Technologies > G.729


The One-Stop-Shopping the Telecommunication Industry Has Been Waiting For!

The G.729 IPR Pool is the outcome of the Sipro Lab Telecom vision of one-stop-shopping for intellectual property rights (IPR) relative to specific telecommunication standards. Many industry leaders adhere to the Sipro G.729 one-stop-shopping concept. Prior to establishment of the Pool, the complexity of negotiating IPRs with each intellectual property owner discouraged potential integrators. Now, thanks to the G.729 IPR Pool, integrators have centralized access to G.729 IPRs, which significantly contributes to the emergence of this high-end line of codecs.

The technical community recognizes the G.729 standard as a major advance in the field of digital audio compression. Benefiting immediately from this state-of-the-art standard are applications like conferencing, voice over fax, voice over IP, voice over ATM, voice over frame relay, cellular phones, and other applications where quality, delay, and bandwidth are central.

On behalf of the IPR owners, Sipro Lab Telecom is mandated to centralize and administer the licensing process for rights to G.729 in accordance with ITU-T policies as well as to promote wider acceptance of this state-of-the-art standard. Sipro Lab Telecom thus acts as an intermediary between owners and licensees, representing the rights of the IPR owners regarding licensees and the concerns of licensees regarding the IPR owners. Sipro Lab Telecom facilitates the negotiation of licenses from commercial and legal perspectives while offering technical expertise whenever necessary.

G.729: multi-purpose ITU-T standard
For increased bandwidth availability and short delay

In November 1995, the G.729 standard, also referred to as CS-ACELP® (Note 1), was adopted by the International Telecommunication Union, a United Nations organization. Like the G.728 standard, the G.729 algorithm speech codec is based on the renowned Code Excited Linear Prediction (CELP) model. Similar in quality to 32 Kbps ADPCM, G.729 offers toll-quality speech at only 8 Kbps, creating opportunities for significant increases in bandwidth utilization to existing telephony and wireless applications. Operating on 10 ms frames, this multi-purpose standard also allows moderate transmission delays.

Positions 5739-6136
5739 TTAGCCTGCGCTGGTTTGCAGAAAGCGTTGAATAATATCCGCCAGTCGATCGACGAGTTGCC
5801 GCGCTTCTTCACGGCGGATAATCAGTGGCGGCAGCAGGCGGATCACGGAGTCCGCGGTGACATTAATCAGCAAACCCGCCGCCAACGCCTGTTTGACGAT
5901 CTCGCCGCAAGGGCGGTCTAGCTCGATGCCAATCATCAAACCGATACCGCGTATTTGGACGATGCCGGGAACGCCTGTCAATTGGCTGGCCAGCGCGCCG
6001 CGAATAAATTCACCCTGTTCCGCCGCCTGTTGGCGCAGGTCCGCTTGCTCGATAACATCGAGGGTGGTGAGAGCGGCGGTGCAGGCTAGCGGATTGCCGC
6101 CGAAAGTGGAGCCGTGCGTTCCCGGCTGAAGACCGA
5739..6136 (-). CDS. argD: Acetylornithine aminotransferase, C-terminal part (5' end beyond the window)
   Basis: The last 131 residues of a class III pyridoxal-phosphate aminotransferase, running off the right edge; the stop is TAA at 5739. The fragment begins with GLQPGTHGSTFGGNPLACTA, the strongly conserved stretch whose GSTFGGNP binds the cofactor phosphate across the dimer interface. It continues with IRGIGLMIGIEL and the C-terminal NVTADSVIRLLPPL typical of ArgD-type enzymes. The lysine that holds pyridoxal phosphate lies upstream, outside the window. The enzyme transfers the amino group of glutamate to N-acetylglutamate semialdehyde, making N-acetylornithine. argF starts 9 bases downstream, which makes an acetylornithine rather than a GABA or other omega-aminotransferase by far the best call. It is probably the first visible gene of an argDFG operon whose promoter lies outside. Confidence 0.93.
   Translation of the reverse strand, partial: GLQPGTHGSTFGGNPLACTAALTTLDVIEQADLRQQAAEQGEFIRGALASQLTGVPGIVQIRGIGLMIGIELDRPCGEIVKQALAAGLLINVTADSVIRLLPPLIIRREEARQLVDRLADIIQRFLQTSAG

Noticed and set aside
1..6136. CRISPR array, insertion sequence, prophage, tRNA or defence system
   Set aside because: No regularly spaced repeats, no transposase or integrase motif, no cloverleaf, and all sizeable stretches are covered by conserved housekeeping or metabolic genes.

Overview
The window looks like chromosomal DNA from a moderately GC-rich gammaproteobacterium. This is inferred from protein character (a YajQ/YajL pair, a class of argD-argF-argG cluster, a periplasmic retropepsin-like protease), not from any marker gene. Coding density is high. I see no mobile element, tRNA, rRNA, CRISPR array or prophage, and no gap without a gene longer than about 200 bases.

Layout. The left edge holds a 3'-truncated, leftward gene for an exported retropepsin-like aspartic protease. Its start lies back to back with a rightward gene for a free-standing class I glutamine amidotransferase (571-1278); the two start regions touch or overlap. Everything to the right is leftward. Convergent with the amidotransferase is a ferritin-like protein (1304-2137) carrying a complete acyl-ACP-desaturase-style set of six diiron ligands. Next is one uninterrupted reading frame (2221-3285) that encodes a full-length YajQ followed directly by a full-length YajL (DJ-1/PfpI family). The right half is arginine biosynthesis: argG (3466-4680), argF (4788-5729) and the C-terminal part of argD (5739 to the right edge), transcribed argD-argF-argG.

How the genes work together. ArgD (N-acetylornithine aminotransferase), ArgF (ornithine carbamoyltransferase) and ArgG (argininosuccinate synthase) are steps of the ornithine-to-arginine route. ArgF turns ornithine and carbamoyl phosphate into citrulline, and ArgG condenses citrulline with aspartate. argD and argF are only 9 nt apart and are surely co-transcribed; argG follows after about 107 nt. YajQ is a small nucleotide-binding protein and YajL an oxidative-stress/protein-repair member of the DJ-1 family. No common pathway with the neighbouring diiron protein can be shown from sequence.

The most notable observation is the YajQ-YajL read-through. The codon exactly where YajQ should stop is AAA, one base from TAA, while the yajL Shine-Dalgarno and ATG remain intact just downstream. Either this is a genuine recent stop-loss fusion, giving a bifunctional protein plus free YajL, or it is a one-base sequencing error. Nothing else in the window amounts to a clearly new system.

As a proven standard, G.729 is being widely adopted in many new VoIP applications. The benefits of toll-quality speech at 8 Kbps, with moderate delay and processing requirements, make G.729 popular in applications like Internet Telephony, web collaboration tools, and visual telephony, where quality, delay, and bandwidth are key.

Implementations of G.729 are presently available from VoiceAge on the following platforms:
ARM, Intel, Texas Instruments, SHARC/Analog Devices, Windows (ACM), SigmaTel, Cirrus, and SPARC (Sun).

G.729 Annex A: Digital Simultaneous Voice & Data (DSVD)
In 1995, the top industry players turned to the ITU-T to rule on an international standard in the matter of Digital Simultaneous Voice & Data (DSVD). At the time, there were many speech codecs in use in the modem market, and this standard reduced the confusion and led the way toward signal uniformity and compatibility.

The DSVD system also opened the door to voice over fax, voice over Internet, and voice e-mail. The codec, established as the official DSVD international standard by the ITU-T, was presented by the Université de Sherbrooke from Canada in collaboration with Sipro Lab Telecom Inc., their commercial representative. The toll-quality codec is known as the G.729 Annex A (G.DSVD) standard and is based on the renowned ACELP® (Note 1) system and its unique code book search, conceived by the Université de Sherbrooke.

This 8 Kbps codec offers remarkable features such as:
- Low complexity (MIPS, RAM, ROM)
- Low delay (10ms)
- Toll quality (Note 2)
- Interoperability with G.729

Interoperability with G.729 is hardly negligible, as G.729—one of the most prestigious ITU-T standards—is on its way to becoming the worldwide standard for the telephone industry. Furthermore, interoperability has the advantage of eliminating the need for transcoding, thus preserving and maximizing signal quality. The standard for video conferencing on POTS (H.324) includes an escape sequence to use G.729 as an optional codec, thereby making all multimedia systems compatible with G.729 Annex A.

Implementations of G.729 Annex A are currently available from VoiceAge® for the following platforms:

  • ARM
  • Intel
  • SPARC (Sun)
  • Texas Instruments
  • Analog Devices (SHARC)
  • SigmaTel
  • Cirrus

Contact VoiceAge®
Telephone: 514-737-4940

Note 1: Algebraic Code Excited Linear Prediction
Note 2: Equal or higher quality